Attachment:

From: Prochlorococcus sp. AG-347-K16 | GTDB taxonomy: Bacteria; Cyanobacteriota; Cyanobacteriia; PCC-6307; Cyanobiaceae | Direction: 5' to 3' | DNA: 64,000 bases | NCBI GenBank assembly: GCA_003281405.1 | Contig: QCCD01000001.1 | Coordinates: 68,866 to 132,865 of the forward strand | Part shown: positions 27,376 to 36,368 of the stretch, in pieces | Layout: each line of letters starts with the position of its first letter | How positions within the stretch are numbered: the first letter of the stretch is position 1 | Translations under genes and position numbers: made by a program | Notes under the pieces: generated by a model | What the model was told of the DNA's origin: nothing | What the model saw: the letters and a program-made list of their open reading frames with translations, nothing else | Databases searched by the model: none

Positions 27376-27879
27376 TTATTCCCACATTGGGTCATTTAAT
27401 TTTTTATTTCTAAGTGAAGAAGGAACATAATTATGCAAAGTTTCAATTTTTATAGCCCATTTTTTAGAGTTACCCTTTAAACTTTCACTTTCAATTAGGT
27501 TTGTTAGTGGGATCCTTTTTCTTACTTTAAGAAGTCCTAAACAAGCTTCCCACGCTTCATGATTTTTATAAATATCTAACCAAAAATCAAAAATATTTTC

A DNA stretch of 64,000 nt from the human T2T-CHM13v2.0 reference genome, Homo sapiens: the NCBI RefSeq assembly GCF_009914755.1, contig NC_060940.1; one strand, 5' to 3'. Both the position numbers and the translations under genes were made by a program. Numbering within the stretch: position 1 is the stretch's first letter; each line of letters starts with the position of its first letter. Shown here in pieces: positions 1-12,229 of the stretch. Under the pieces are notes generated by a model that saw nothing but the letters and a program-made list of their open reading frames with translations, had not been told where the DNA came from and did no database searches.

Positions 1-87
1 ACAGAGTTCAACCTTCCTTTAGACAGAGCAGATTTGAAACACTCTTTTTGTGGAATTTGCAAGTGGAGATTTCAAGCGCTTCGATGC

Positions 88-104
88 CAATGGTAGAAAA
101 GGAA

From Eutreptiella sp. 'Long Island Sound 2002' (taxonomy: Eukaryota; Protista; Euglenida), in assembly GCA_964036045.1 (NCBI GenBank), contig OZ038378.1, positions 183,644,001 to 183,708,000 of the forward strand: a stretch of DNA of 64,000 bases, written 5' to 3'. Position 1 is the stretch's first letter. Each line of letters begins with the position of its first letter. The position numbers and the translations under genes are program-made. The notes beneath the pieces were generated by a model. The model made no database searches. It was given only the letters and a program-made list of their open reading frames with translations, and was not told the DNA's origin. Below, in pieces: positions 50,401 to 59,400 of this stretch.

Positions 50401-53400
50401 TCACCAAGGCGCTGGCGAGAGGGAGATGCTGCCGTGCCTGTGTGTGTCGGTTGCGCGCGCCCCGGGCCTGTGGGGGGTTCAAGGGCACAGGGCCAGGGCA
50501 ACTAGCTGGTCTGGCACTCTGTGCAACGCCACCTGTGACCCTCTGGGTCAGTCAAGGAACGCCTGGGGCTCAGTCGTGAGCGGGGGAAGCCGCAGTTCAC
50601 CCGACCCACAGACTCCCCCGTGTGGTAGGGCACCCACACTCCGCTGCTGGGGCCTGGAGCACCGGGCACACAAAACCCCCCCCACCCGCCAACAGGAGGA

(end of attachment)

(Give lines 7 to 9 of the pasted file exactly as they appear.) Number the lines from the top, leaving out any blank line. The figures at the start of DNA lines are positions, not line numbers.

Positions 1-87
1 ACAGAGTTCAACCTTCCTTTAGACAGAGCAGATTTGAAACACTCTTTTTGTGGAATTTGCAAGTGGAGATTTCAAGCGCTTCGATGC

Positions 88-104